Wet Stuff On the Red Stuff… The Nozzle Position


By: Danny Doyle

Pittsburgh Bureau of Fire

The infamous statement “The fire goes as the first line goes”  has either become a harsh reality to  you or something that you might have read in the latest fire service journals.  We are going to dig into that statement regarding the first line, one position at a time, starting at the tip!   It could be said that this topic has been beat to death, “you can put a monkey at the tip”, or even “this isn’t rocket science!”  Well…  The only way to have a crew with continuity is to know the game plan and know each other!   A “monkey” with a few good techniques, sure, “rocket science”  no.  Common Sense, YES! Continue reading


What is a “combat ready” engine company?

Tim Linke from Lincoln, NE sent me this basic but thought provoking inquiry.  We all talk about being “combat ready”.  Weather you use that particular term or not, if you’re reading this you’re probably interested in being your best, A+ performances all the time, etc…

So for those of us in an engine company – WHAT IS COMBAT READY?

dcfd  dsc02735

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“Fire Attack” Class in Conshohocken, PA: Another great success!

This weekend TT Instructors Nick Martin, Tony Kelleher, Dan Shaw, Doug Mitchell, and Danny Doyle headed to the Montgomery County Fire Academy in Conshohocken, PA for another weekend of training.  On Friday night we met for some drinks and good times with the guys from Erskine Lakes, NJ who traveled all the way from the northern New Jersey to attend.  Due to demand for the class, we ran two separate 8-hour sessions: one on Saturday and another on Sunday.  The class was entirely hands-on and we spent all day outside working.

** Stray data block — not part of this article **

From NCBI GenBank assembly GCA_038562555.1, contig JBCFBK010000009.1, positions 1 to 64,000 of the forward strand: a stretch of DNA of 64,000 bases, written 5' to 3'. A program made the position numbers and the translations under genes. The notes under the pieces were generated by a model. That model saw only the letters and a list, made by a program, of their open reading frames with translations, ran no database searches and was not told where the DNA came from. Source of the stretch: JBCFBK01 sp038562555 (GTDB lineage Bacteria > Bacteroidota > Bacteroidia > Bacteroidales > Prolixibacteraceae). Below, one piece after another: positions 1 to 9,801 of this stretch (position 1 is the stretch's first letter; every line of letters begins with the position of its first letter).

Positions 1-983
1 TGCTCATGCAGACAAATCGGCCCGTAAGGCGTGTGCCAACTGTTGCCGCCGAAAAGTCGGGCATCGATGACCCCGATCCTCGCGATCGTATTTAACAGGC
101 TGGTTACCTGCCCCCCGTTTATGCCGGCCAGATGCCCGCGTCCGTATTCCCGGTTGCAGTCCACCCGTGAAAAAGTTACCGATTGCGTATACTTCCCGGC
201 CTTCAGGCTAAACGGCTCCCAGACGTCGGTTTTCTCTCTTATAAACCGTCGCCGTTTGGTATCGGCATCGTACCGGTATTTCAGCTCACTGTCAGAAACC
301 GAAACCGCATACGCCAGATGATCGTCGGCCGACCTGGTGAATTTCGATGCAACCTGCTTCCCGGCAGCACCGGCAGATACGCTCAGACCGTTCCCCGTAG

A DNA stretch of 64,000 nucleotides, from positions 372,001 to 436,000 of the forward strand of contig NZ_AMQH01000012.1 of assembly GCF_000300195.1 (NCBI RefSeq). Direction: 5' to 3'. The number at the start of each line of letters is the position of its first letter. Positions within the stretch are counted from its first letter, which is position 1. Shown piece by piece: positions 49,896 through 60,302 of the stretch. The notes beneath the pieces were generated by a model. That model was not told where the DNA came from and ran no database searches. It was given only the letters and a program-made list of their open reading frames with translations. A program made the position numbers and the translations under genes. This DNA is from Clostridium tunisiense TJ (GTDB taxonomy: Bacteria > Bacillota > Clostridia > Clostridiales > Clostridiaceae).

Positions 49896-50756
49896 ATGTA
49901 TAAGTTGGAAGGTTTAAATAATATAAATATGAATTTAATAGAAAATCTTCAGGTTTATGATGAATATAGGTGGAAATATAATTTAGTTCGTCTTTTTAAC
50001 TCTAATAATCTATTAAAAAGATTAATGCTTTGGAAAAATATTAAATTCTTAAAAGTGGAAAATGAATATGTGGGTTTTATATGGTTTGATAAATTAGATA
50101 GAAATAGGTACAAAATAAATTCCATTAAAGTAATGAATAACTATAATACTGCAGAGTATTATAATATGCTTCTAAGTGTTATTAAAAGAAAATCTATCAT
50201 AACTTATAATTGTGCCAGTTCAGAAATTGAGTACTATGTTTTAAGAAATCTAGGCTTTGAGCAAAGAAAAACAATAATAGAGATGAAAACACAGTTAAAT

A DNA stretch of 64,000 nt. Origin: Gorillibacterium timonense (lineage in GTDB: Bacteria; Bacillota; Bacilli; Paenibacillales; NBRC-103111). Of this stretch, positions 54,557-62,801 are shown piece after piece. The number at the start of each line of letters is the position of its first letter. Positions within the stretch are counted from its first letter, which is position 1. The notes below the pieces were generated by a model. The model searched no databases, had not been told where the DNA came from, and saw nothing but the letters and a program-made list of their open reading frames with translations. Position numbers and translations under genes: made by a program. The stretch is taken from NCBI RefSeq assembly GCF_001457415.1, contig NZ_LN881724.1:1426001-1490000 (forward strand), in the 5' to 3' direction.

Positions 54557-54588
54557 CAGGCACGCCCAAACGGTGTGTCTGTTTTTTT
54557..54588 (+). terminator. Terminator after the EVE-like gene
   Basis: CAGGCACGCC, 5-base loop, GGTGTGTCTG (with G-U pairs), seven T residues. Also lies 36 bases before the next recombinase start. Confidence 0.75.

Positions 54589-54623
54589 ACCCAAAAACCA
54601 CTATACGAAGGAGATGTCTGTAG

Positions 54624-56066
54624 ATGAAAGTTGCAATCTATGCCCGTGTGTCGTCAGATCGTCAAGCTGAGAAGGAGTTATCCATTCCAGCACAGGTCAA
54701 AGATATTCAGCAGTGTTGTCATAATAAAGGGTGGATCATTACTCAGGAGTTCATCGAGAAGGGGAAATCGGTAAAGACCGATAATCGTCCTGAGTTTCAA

Click for more & pics…

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Circle-Checks & Size-Up

Side A/B

Side A/B

The other day, while talking about basement checks, the idea of a “circle check” came up.  This may show us hazards & conditions we would not be aware of if we just rushed in the front door…  Quite bluntly – the time to do this is IMMEDIATELY.  If we don’t know the whole story, we may employ inappropriate tactics, or worse, hurt/kill one of our own.

At right is a fire in Burtonsville, MD that occurred on September 20.  Take a look and think about your initial size-up.

  • Building use.
  • Building construction.
  • Building size/height.
  • Fire conditions/location.

Then click below to see what this fire has to do with “circle checks” or “side-C size-ups.

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Basements Part 1: “The Basement Check”

Basement fires are the most dangerous fire you can go to.  Or at least its one of the most dangerous….  Throughout my career, some of the most hellacious fires I have been to started in the basement.  Unfortunately, a few of these have involved near-fatal firefighter injuries.  

Two of the most common issues at basement fires are the destruction of flooring members beneath crews operating on the 1st floor and difficulty in accessing the basement.  I’ll discuss these issues in an upcoming post.

There are a few reasons these fire are so hazardous:

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Estimating the Stretch

There isn’t a whole lot about engine company operations that matters if you can’t get water on the fire.  Unfortunately most of us have heard the “more line, more line!!” yells on more than one occasion.  Correctly estimating the stretch, the distance between the rig and the fire and the amount of hose needed to cover it, is an essential skill for any engine company officer.  Here are a few quick tips I’ve learned over the years:

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You mean the engine carries ladders?

Ok. I didn’t believe it either.  Height stricken nozzlenuts carry ladders too!  Most of the time they are under used and much lighter and less cumbersome.  Depending on the situation, the engine’s ladders can make a quick pick from a 2nd or 3rd floor.   The way the ladders are carried on the rig can make a huge difference!  Continue reading